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CAFTA-DR To Benefit Costa Rica, Says Ratings Agency

by Mike Godfrey,, Washington

06 June 2007

Affirming Costa Rica's 'BB' long-term foreign currency ratings, international ratings agency Standard and Poor's said that the ratification of the CAFTA-DR free trade agreement will further boost the country's economy and creditworthiness in the future.

In its report, S&P also affirmed a 'stable' outlook for Costa Rica, predicted robust economic growth of 6% in 2007, and stronger tax revenues for the government, helping it to reduce its external debt to about 36% of GDP this year, down from 49% in 2003.

S&P analyst Joydeep Mukherji said that the government's ratification of the Central American and Dominican Republic Free Trade Agreement (CAFTA-DR) would further boost the prospects for the Costa Rican economy.

"Costa Rica's sovereign creditworthiness could strengthen with the passage of the DR-CAFTA trade agreement later this year, thanks to the positive impact the agreement would have on long-term growth," he observed.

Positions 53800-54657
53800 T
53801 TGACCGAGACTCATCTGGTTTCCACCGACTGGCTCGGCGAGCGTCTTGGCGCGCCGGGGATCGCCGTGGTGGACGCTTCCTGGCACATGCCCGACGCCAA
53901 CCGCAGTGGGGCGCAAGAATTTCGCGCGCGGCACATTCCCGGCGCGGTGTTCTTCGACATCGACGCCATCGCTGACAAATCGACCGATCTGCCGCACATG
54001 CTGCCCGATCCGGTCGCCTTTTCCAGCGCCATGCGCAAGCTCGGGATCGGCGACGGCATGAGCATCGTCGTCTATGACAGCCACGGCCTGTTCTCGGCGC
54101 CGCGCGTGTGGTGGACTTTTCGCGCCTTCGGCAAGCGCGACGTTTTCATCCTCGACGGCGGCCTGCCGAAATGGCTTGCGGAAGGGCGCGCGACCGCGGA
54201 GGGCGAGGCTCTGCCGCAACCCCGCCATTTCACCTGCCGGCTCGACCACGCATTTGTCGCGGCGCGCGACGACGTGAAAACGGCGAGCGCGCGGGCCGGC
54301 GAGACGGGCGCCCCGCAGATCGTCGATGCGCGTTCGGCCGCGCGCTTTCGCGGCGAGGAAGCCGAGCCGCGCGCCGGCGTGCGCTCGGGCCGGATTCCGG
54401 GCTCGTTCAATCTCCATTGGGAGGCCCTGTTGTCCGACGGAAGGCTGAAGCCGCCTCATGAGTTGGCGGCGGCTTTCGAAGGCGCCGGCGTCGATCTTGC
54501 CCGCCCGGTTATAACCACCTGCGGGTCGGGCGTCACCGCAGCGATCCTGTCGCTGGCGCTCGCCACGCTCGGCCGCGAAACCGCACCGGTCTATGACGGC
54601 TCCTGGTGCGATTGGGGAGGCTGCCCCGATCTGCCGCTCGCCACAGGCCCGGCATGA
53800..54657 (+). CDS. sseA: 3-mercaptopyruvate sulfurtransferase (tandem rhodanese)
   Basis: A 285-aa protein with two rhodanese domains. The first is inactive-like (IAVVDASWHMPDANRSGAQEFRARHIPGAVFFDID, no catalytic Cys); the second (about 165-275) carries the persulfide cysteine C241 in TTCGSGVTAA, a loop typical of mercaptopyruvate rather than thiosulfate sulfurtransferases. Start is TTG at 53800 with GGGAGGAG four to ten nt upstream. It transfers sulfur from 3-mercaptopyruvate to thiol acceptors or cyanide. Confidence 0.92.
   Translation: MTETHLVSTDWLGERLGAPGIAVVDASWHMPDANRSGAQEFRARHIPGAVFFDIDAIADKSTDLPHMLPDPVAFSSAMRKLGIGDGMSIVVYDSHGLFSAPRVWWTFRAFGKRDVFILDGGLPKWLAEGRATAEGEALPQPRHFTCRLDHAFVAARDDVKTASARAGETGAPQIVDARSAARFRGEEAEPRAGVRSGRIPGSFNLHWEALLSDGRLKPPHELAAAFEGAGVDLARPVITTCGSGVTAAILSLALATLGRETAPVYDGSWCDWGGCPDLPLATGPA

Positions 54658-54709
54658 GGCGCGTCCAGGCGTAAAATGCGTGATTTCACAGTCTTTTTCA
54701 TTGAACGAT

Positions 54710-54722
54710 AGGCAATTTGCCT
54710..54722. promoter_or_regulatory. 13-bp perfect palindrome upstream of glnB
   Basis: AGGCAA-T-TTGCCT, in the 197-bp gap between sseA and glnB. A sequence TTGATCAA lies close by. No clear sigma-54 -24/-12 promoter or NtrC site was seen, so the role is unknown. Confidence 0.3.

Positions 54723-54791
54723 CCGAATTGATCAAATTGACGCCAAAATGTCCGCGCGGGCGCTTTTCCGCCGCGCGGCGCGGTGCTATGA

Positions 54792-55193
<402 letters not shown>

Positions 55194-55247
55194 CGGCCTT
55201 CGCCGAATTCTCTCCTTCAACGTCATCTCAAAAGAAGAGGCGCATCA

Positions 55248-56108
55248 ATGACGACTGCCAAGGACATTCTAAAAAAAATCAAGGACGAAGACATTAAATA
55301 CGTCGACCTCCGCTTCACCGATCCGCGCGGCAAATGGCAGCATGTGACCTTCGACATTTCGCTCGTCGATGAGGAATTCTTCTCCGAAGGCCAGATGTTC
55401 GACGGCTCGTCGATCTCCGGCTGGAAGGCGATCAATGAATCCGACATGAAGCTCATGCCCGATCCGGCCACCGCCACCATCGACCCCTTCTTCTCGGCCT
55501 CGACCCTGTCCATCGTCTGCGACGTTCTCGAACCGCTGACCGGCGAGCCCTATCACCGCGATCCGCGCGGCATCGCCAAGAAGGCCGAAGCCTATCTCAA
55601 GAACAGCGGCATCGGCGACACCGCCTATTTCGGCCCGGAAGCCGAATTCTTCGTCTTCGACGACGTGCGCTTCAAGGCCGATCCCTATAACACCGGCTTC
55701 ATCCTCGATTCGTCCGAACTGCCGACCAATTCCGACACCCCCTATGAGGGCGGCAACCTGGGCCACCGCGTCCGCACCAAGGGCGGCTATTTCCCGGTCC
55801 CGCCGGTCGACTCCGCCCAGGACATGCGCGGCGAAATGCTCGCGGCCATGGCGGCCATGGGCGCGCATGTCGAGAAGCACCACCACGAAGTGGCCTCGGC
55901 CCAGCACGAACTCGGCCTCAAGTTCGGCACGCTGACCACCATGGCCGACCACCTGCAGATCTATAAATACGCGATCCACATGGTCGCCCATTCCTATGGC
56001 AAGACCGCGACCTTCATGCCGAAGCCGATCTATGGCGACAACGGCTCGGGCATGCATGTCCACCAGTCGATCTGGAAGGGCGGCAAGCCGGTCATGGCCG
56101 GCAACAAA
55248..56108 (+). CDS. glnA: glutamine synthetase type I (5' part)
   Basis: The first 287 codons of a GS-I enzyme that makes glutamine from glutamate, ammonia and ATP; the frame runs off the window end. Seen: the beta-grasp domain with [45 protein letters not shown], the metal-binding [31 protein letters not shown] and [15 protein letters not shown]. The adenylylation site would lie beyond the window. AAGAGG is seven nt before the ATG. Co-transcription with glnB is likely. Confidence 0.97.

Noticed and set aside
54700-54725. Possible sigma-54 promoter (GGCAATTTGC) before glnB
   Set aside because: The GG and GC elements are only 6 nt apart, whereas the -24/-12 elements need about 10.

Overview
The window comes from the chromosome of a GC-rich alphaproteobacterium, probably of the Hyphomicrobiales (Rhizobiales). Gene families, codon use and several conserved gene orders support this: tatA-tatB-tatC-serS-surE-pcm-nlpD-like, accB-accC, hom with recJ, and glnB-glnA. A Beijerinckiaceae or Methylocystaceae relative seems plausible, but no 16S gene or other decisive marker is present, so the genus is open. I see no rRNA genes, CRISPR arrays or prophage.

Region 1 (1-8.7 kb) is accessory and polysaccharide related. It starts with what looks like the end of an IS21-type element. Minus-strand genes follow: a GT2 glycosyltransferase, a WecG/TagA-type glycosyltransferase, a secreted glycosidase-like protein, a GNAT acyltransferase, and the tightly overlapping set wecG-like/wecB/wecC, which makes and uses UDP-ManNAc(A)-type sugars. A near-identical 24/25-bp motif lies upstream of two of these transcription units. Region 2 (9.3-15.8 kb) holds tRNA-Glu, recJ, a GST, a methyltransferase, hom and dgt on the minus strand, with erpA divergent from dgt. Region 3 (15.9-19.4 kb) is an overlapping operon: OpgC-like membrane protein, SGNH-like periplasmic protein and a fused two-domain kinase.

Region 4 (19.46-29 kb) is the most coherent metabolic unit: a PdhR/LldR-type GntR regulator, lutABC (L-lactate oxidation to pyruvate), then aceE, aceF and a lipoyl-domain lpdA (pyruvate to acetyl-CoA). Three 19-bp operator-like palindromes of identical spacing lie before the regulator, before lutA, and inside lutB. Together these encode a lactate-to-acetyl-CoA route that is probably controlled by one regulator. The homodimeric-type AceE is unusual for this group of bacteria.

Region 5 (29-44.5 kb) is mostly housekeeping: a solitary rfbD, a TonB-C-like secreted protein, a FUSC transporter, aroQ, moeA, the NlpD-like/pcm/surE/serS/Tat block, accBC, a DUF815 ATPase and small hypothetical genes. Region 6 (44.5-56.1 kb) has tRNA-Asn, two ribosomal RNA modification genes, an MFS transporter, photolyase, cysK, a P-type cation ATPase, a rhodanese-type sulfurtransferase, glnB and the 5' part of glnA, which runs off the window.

"Better prospects for sustained GDP growth, along with a strengthening of the tax base, would accelerate the gradual, ongoing improvement in the sovereign's fiscal and debt profile," he added.

While all the other signatories of CAFTA-DR, including the United States, the Dominican Republic, El Salvador, Guatemala, Honduras, and Nicaragua, have signed and ratified the agreement, Costa Rica remains the only country to waver, following fierce protests from labour unions who fear more competition would lead to job losses and drive wages downwards.

In a bid to settle the issue, Costa Rican voters will go to the polls in September this year to decide whether they want the country to ratify the trade agreement, subject to the outcome of a review of the agreement by the country's constitutional court which is due later this month.

CAFTA-DR would eliminate tariffs on 80% of US exports of consumer and industrial goods in signatory countries, with remaining tariffs phased out over 10 years, and eliminate duties on more than half the value of US farm exports to the region. It would also expand IP protections and open telecommunications and other markets.

S&P also affirmed Costa Rica's 'B' short-term currency sovereign credit rating and 'BB+' long-term local rating.

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